Model jet engine draws the crowds

17 May 2004

Crowd pleaser: Julian Meyer and Assoc Prof Andrew Sass prepare the fully functional model jet engine for operation.

UCT once again opened its doors to the public, and this year approximately 3 500 people took advantage of the university's open day to get to know more about the institution and all it had to offer.

Iegsaan Isaacs from the admissions office said an indication of the May 8 event's success was that 2 000 application packages were handed out to grade 12 learners and 3 000 programmes were distributed to all visitors.

"This year we also arranged transport for 200 students from 17 high schools in Khayelitsha, Langa, Nyanga and Philippi. These are all students who could qualify for matric endorsements and study at university next year."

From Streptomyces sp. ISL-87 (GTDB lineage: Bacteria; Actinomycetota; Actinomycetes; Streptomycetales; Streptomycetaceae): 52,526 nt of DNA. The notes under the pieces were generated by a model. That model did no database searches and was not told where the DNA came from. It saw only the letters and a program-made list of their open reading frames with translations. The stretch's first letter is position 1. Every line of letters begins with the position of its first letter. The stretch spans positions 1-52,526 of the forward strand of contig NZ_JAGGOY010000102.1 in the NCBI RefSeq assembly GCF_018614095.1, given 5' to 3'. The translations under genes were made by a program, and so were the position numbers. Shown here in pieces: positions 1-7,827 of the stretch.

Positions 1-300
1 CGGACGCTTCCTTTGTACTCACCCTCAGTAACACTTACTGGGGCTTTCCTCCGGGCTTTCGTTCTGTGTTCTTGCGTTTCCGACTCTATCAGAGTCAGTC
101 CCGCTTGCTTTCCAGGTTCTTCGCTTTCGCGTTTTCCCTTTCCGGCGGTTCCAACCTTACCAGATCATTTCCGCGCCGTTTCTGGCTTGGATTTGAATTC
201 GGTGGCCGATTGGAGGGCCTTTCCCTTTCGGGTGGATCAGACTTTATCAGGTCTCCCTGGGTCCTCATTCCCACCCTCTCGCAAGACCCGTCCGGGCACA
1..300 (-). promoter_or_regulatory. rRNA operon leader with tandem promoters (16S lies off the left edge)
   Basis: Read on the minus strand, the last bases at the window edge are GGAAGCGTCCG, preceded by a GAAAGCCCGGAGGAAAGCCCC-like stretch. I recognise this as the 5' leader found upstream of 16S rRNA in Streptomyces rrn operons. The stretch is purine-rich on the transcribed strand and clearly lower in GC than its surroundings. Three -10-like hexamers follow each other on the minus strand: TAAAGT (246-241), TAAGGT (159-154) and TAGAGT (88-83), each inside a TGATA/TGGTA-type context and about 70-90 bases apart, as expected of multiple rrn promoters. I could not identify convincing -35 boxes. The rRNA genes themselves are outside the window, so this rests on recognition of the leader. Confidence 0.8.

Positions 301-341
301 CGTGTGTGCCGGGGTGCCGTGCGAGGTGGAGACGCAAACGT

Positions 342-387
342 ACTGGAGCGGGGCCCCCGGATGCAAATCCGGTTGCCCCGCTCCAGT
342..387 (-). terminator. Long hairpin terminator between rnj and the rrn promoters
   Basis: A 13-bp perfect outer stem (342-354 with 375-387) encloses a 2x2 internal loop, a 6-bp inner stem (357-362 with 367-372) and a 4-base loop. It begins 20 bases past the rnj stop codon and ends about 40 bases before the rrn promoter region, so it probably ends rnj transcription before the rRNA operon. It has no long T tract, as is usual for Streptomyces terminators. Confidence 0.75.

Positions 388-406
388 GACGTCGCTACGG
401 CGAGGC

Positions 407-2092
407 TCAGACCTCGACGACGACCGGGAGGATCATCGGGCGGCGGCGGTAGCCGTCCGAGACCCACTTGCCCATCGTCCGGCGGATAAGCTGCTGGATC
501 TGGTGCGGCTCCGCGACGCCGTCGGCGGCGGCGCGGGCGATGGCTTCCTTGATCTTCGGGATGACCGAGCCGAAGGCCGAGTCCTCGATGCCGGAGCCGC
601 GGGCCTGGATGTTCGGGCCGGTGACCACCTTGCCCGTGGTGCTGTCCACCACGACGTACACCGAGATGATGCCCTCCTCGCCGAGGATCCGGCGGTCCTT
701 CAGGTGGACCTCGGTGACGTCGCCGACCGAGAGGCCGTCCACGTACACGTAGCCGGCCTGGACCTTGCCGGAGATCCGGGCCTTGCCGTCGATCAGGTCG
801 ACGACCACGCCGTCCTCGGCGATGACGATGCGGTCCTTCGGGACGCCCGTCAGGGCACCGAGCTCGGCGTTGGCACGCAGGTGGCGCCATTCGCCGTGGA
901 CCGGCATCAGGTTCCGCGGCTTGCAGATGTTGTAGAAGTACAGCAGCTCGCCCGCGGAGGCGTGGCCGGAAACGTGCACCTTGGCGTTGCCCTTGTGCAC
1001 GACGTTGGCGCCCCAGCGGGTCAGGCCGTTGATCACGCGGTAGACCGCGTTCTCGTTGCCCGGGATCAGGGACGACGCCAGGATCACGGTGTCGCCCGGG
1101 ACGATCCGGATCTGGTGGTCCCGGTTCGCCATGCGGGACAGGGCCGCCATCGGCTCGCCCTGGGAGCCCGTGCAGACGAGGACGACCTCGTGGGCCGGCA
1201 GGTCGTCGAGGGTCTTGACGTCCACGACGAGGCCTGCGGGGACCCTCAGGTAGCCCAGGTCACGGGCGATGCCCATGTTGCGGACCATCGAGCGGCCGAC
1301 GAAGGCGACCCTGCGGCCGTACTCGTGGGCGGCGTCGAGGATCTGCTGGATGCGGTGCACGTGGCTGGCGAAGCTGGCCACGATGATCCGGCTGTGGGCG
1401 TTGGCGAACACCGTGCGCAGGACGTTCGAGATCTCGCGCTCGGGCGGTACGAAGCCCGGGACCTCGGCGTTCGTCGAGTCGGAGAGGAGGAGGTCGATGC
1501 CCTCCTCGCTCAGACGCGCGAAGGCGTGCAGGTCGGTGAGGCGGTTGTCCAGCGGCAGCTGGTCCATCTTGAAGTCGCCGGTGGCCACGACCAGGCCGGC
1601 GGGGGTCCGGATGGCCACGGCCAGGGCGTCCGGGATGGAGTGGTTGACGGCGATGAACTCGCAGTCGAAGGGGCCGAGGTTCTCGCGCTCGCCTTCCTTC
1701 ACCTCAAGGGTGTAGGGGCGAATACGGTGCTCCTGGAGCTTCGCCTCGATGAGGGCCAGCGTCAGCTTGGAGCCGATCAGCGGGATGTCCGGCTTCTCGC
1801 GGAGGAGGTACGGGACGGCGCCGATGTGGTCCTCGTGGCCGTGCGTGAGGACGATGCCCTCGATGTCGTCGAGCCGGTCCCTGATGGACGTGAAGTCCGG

All faculties and departments participated in the event, but it was the exhibitions displayed by mechanical engineering that grabbed the attention of curious onlookers.

According to the department's Brandon Reed, mechanical engineering has a reputation of being loud and interactive and has enthralled visitors over the past years with a combination of visually appealing and attention-grabbing displays and those that allow individuals to engage with the more complex aspects of the discipline.

And this year was no different. A model jet-engine had the masses gathering well before the scheduled display times just to ensure they got a good position up front.

"The jet-engine is very loud and brings everything around it to a standstill as people focus on it," Reed explained. "Something new that we tried this year was an idea by Professor Gerald Nurick to take groups of interested people to his blast laboratory where he detonated plastic explosives to show the effect this has on steel plates.

"There was a lot of excitement generated by this rare opportunity."

Reed continued: "In line with UCT's 175 celebrations we worked hard on coming across as a team. What I think is important is that not just academic staff took part, but administrative and support staff as well. It was, without a doubt, a huge team effort."

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